Poor pinot noir. As the variety most transparent to terroir and the hand of the winemaker it has become a schizophrenic variety producing a full rainbow of styles from all corners of the planet. The staggering range of wines produced makes it impossible and pointless to define which personality is the best expression of the variety. As usual, lovers of any particular style are absolutely convinced of the superiority of their preferred style.
Most pinot noir aficionados are drawn to the variety because of its capability to produce the most terroir-driven of wines. Vineyards mere meters apart produce astoundingly different wines. Strangely enough, this same love of the wonderful diversity and endless fascination with the nuances of terroir seems to put blinders on many tasters. Instead of being willing to experience the myriad of styles offered by the terroir-sity (take that Colbert), that is the hallmark of this variety, they become stuck in a narrow range of styles with a disdain bordering on the violent for wines produced in other styles, or perhaps more accurately, other terroirs. It seems to be quickly forgotten that the very reason we love pinot noir means by definition that the wines will be, and should be, very different when grown in different places.
It's important to taste wines for what they are, not what we wish they were. You cannot will a Sonoma Coast pinot noir to taste like Pommard 1er Cru because not only shouldn't it taste like a Pommard, but why would you want it to? The interesting part of pinot noir, and, for that matter all varieties, are these very differences. Of course everyone will have their own personal preferences, but personal preference in taste is not the same as superiority.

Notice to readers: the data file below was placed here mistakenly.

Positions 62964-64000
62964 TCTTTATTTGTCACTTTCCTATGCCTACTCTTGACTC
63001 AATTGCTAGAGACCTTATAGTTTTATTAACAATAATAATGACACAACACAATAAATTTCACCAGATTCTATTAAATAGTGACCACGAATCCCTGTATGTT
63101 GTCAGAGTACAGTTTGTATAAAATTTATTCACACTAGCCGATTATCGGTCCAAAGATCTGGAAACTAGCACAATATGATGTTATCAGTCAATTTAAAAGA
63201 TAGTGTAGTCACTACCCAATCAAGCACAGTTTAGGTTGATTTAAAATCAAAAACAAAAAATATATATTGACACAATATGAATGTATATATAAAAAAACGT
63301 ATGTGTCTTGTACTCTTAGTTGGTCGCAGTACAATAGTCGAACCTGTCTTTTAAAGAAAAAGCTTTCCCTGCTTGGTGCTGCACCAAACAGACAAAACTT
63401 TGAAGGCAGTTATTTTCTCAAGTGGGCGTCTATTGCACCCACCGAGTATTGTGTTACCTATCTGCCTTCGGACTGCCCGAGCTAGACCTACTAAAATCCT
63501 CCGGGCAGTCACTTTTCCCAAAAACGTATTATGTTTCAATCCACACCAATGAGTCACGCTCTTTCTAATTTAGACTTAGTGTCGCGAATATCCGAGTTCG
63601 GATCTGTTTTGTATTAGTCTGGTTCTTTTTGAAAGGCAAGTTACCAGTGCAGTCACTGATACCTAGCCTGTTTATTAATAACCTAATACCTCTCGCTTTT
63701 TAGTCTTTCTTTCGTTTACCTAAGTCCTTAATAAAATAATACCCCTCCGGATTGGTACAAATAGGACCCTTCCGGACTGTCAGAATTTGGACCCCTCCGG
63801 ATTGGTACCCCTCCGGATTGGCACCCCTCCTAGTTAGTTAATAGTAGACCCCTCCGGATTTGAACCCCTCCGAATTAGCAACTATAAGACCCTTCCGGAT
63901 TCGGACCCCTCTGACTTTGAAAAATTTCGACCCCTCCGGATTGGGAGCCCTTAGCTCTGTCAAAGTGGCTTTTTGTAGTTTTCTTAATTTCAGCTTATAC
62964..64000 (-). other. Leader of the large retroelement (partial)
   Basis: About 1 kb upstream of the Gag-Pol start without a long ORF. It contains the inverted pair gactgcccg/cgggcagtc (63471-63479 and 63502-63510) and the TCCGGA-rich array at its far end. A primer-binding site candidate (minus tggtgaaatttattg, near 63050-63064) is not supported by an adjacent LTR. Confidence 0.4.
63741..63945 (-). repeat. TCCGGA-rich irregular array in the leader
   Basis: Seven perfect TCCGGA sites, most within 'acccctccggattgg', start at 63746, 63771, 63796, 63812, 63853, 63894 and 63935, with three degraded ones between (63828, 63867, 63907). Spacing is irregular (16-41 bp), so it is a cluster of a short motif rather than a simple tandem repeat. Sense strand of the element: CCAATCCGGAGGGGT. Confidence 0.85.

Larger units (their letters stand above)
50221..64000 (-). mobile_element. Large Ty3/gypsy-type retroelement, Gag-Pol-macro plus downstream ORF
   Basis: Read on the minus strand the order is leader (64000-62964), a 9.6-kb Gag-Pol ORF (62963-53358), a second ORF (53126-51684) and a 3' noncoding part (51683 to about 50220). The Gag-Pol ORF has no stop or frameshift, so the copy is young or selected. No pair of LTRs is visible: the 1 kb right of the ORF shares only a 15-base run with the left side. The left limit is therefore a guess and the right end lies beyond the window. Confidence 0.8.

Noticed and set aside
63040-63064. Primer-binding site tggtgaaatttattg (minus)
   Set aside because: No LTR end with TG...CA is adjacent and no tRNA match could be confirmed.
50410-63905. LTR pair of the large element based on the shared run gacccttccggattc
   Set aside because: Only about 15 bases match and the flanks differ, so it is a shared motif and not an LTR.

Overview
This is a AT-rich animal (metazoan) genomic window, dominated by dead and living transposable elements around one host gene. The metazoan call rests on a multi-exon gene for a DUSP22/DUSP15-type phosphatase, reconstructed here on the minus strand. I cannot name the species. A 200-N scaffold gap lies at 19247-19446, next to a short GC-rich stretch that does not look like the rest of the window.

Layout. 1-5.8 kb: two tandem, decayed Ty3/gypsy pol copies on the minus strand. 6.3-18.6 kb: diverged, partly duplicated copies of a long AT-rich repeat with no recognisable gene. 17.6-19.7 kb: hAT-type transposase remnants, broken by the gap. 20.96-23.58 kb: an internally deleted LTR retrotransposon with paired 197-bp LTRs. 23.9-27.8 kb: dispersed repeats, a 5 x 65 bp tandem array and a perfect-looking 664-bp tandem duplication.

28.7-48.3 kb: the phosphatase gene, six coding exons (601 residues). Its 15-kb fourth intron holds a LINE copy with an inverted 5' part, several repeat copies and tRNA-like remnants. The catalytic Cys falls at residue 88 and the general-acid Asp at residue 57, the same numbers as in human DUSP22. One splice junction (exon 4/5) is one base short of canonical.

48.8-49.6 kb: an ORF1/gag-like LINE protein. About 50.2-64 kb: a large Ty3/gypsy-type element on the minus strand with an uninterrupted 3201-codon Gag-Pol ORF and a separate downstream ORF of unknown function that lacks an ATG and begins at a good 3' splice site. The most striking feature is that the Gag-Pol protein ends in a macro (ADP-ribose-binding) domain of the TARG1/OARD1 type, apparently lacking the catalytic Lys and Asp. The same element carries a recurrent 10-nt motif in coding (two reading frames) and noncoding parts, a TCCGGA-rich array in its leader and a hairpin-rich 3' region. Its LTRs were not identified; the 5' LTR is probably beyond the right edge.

Having recently immersed myself (almost literally) in pinot noir for three days during the International Pinot Noir Celebration I could not help but be struck by the wonderful diversity and the exceptionally high level of winemaking that exists in the world of pinot noir these days. Four wines highlighted the range of this golden age of pinot we're living in: the brooding, powerful Littorai Wines, Mays Canyon Vineyard, 2006 from California; the firm, spicy Sokol Blosser Winery, Dundee Hills Estate Cuvée, 2005 from Oregon; the explosively fruity, black current flavors of the Felton Road 2007 from New Zealand; and the closed, biting youth of the Volnay, Vendanges Sélectionnées, Domaine Michel Lafarge, 2005 from Burgundy. These four wines could not be more different or more delicious in their own right. It is their very differences that make them so exciting and make them, well, so pinot noir.
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